In 1974, Yeston completed a doctoral dissertation on the stratification of musical rhythm. His work was so impressive it was published as a book by the Yale University Press and Yeston was asked to join the Yale music faculty. He eventually became an associate professor, director of undergraduate studies in music, and was twice elected by the student body as one of Yale’s ten best professors. Meanwhile, Yeston continued to attend the BMI workshop where his major project was a musical inspired by Italian director Federico Fellini’s film 8 1/2. As a teenager Yeston had seen the 1963 film, about a film director suffering a midlife crisis and a creativity drought, and was completely taken up by its themes. “I looked at the screen and said ‘That’s me.’ I still believed in all the dreams and ideals of what is was to be an artist, and here was a movie about an artist—an artist in trouble. It became an obsession,” Yeston told Carol Lawson of the New York Times in 1982. Yeston called the musical Nine. “When Fellini made 8 1/2 he already had done seven films and a documentary, so he called his next movie 8 1/2. I thought, if you add music, it’s like half a number more,” Yeston explained to Lawson.
Directed and choreographed by Tommy Tune, with a book by playwright Arthur Kopit, Nine opened on Broadway’s 46th Street Theatre in May 1982. “Nine has more than a few sequences that are at once hallucinatory and entertaining—dreams that play like showstoppers…. There’s so much rich icing on Nine that anyone who cares about the progress of the Broadway musical will have to see it,” wrote Frank Rich in the New York Times.
Nine, which starred Raul Julia, won Tony Awards for best musical, score, director, and costumes, and ran for 732 performances. It has since been produced in England, France, Japan, Sweden, and other countries. The success of Nine allowed Yeston to give up his position as associate professor at Yale, though he continued as an adjunct professor for seven years, teaching a course every other semester on songwriting. “Nine absolutely changed my life, both financially and substantively. It made it possible to teach less and write more. Of course there was pressure to follow up on its success but, though future projects took a long time to get produced, the flow and quality of my work and level of writing output remained uninterrupted,” Yeston remarked in his Contemporary Musicians interview.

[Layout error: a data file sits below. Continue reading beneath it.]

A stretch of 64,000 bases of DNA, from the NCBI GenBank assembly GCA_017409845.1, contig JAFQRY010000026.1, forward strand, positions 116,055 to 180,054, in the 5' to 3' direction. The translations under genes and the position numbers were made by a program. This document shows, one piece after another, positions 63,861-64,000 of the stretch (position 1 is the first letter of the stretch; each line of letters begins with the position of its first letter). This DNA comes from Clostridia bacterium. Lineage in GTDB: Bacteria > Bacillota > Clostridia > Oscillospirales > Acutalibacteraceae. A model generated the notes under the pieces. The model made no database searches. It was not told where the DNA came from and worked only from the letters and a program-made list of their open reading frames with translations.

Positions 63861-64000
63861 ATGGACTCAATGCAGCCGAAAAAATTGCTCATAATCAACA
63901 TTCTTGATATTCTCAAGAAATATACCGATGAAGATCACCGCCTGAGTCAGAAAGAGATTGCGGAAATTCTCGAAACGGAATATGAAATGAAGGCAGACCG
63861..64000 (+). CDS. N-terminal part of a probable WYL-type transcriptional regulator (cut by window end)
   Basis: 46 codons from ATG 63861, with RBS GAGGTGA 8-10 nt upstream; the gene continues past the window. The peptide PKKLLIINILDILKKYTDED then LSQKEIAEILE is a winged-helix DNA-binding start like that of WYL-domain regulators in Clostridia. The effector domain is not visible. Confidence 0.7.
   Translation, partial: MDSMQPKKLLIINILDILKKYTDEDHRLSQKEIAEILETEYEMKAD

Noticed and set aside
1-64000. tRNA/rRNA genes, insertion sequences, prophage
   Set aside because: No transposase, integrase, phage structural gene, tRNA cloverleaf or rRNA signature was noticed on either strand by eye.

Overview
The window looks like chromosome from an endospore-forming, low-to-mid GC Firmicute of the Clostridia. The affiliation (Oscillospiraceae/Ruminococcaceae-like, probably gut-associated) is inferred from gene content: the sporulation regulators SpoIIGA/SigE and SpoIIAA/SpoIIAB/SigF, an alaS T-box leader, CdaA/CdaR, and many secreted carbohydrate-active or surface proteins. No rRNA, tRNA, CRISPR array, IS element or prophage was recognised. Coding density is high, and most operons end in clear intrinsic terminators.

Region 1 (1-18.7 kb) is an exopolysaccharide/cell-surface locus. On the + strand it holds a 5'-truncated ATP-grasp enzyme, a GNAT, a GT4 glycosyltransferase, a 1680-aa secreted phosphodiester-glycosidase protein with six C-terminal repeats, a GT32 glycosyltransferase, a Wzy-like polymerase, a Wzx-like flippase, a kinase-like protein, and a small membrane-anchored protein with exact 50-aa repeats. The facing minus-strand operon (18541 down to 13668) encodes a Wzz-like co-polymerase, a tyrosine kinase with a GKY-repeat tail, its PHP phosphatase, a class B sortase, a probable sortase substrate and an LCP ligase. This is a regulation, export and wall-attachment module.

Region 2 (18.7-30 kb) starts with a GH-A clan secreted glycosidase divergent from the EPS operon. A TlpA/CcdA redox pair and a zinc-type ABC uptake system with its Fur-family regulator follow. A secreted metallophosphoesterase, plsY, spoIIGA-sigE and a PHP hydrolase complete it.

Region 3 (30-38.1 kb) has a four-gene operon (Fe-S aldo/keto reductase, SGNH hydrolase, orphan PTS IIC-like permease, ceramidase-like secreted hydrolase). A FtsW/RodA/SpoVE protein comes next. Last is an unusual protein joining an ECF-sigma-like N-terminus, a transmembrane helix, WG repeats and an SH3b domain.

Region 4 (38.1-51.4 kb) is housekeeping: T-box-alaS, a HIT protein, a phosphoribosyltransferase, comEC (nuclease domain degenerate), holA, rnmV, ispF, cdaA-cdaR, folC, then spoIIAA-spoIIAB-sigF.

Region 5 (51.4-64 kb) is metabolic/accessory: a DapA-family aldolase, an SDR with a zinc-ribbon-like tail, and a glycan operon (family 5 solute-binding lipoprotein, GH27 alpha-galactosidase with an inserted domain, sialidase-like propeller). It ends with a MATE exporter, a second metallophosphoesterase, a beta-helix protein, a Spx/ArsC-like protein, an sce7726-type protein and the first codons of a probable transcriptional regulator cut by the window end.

After Nine, Yeston turned much of his attention to writing a musical version of Gaston Leroux’s novel, The Phantom of the Opera. He was approached with the idea by actor/director Geoffrey Holder, who held the American rights to the novel. Initially, Yeston did not have much interest in such a project. “I laughed and laughed. ‘What are you thinking?’That’s the worst idea in the world! Why would you want to write a musical based on a horror story? I mean, what are you going to do next, The Werewolf? The Invisible Man, The Musical?’ …. And then it occurred to me that the story could be somewhat changed … [The Phantom] would be a Quasimodo character, an Elephant Man. Don’t all of us feel, despite outward imperfections, that deep inside we’re good? And that is a character you cry for,” Yeston told Show Music.
Yeston had completed much of Phantom and was in the process of raising money for a Broadway production when Andrew Lloyd Webber, composer of the blockbusters Cats, Evita, and Jesus Christ Superstar, announced plans for his own version of The Phantom of the Opera. After the Lloyd Webber show, which opened in London in the fall of 1986, proved a boxoffice smash, funding for Yeston’s version dried up. Though Yeston’s Phantom has never reached Broadway, it was given a full-scale, top quality production at Houston’s Theatre Under the Stars in 1991 and has since been produced at over three hundred theatres around the world. The Houston production was recorded as an original cast album by RCA records. Yeston told Contemporary Musicians that his Phantom “differs radically from the English show in that it cleaves to the American model of a highly integrated book-and-score musical theatre piece, Operetta-like in tone (to reflect the 1890s period) and deeply French in style (for its Parisian setting) it tells the life story of the Phantom—a character of deep pathos who, misshapen from birth—radiates the beauty of music from within, despite his outward imperfections.”
Among Yeston’s numerous projects is the recording Goya—A Life in Song, featuring famed tenor Placido Domingo. Domingo was interested in starring in a stage musical about Spanish painter Francisco de Goya and suggested to producer Alan Carr that Yeston would be the right person for the job of coming up with such a vehicle. Domingo had greatly admired Yeston’s work on Nine. “I met Placido and of course the professor in me went immediately to the library and read everything there was to read in English, Spanish, French, German, and Italian on Goya. I loved it as a project. It was going to be a show, but we decided to do a record, because of Placido’s time commitments,” Yeston told Show Music.